Old Negro, new Negro: two recent books look at Booker T. Washington's legacy.

Author:Williams, R. Owen
Position:Uncle Tom or New Negro?: African Americans Reflect on Booker T. Washington and "Up From Slavery" 100 Years Later - The Education of Booker T. Washington: American Democracy and the Idea of Race Relations - Book review
 
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Uncle Tom or New Negro? African Americans Reflect on Booker T. Washington and "Up From Slavery" 100 Years Later Edited by Rebecca Carroll Harlem Moon/Broadway Books, January 2006 $15.95, ISBN 0-767-91955-6

The Education of Booker T. Washington: American Democracy and the Idea of Race Relations by Michael Rudolph West Columbia University Press, February 2006 $29.50, ISBN 0-231-13048-1

Black Americans have forever labored under binary oppositions: slavery vs. freedom, equality vs. inequality, accommodation vs. agitation. Life has always been, well, black or white. It is little wonder then that similar tensions exist when we attempt to determine who will speak for blacks: Booker T. Washington or W.E.B. Du Bois, Malcolm X or Dr. Martin Luther King Jr., Bill Cosby or the Reverend A1 Sharpton. Two recent books reflect on the legacy of Booker T. Washington and, in the process, offer two more dichotomies for Americans to ponder: Uncle Tom vs. New Negro and "racist proscription" vs. democracy. Far more than simple judgment of Booker T., both books encourage a reconsideration of what it means to be black in America.

Uncle Tom or New Negro? is a reprint of Up From Slavery preceded by 20 interviews in which journalist Rebecca Carroll asked black academic, business and cultural leaders about the legacy of Booker T. Washington. These perceptions vary, from the sympathetic and supportive (most people have read only Up From Slavery, resulting in a "skewed view" of Washington's larger body of ideas) to the scathingly critical ("Basically, he was the overseer of the plantation") to everything in between.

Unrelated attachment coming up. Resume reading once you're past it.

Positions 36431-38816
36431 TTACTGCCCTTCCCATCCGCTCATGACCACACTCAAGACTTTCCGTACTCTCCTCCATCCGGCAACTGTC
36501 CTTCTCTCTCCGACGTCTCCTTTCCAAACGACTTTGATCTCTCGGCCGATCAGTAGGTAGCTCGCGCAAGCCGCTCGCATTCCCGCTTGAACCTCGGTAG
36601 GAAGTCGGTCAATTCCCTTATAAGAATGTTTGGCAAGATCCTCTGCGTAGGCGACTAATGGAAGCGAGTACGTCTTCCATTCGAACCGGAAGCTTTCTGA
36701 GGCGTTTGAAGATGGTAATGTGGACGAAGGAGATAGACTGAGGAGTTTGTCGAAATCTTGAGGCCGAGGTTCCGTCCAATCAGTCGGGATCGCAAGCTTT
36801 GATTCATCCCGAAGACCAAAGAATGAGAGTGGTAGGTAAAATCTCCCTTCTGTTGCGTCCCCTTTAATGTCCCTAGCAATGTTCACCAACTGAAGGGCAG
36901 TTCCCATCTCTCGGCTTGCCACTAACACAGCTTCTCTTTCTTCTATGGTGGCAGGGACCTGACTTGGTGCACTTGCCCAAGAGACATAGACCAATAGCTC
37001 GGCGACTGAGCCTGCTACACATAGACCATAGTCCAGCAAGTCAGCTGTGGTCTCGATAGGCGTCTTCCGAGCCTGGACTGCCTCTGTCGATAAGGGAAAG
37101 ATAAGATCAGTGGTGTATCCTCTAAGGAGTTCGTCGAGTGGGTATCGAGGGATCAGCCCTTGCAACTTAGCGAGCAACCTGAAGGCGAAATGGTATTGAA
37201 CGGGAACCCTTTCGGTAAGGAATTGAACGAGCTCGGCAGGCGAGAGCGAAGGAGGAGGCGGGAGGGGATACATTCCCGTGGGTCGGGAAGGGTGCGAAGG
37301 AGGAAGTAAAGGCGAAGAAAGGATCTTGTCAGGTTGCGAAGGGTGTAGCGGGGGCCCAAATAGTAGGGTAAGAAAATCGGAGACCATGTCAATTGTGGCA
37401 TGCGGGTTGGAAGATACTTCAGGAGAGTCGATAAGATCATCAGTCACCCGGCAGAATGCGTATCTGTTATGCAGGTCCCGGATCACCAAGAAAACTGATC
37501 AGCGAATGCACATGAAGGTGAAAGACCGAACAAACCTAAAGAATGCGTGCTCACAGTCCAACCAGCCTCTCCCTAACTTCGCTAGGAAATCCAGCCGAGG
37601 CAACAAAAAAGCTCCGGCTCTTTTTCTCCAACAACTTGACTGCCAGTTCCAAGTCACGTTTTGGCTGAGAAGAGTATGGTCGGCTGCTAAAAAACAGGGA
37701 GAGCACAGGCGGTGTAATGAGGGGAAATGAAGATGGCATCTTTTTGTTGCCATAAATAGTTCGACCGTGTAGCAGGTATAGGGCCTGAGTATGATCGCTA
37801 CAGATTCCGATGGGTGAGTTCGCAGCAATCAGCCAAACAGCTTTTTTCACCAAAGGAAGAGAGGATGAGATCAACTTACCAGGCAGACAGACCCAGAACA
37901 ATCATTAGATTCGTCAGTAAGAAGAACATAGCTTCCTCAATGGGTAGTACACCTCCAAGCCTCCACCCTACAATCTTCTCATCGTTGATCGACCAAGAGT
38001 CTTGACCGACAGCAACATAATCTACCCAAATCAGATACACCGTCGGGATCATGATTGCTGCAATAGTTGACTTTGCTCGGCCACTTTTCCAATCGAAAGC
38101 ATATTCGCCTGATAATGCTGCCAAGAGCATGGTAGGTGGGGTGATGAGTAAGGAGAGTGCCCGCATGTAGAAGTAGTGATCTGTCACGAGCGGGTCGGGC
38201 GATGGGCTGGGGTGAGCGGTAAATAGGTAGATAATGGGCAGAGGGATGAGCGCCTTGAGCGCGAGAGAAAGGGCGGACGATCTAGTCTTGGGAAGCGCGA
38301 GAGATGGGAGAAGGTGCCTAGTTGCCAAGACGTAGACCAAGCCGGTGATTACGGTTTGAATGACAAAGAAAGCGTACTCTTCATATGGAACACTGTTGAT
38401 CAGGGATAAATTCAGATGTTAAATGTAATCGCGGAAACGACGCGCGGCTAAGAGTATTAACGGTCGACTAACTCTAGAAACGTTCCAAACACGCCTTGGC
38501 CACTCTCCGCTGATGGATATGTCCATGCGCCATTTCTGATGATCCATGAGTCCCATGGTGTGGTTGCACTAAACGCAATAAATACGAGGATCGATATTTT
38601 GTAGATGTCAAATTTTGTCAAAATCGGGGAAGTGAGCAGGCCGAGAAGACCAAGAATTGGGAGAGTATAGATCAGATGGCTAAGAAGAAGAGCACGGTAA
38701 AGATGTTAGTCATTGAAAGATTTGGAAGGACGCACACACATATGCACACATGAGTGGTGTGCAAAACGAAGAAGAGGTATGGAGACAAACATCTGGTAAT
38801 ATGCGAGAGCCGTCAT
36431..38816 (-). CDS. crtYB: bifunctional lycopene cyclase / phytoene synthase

The range of observations, and the easily digested colloquial style in which they are presented, reflects both the intent of the project and the multifarious list of participants, including Ronald Waiters, Elizabeth Gardner Hines, Julianne Malveaux, Gregory S. Bell, John Bryant and many other notables. There were two particularly noteworthy interviews. One, with the award-winning essayist Debra Dickerson, asks how blacks might lay claim to Washington's success without appearing to condone his accommodationism. The other, with the filmmaker Avon Kirkland, insisted that "any leader who does not defend the basic humanity of his people is betraying his people" Since several interviewees advocated "historical context" and a broader...

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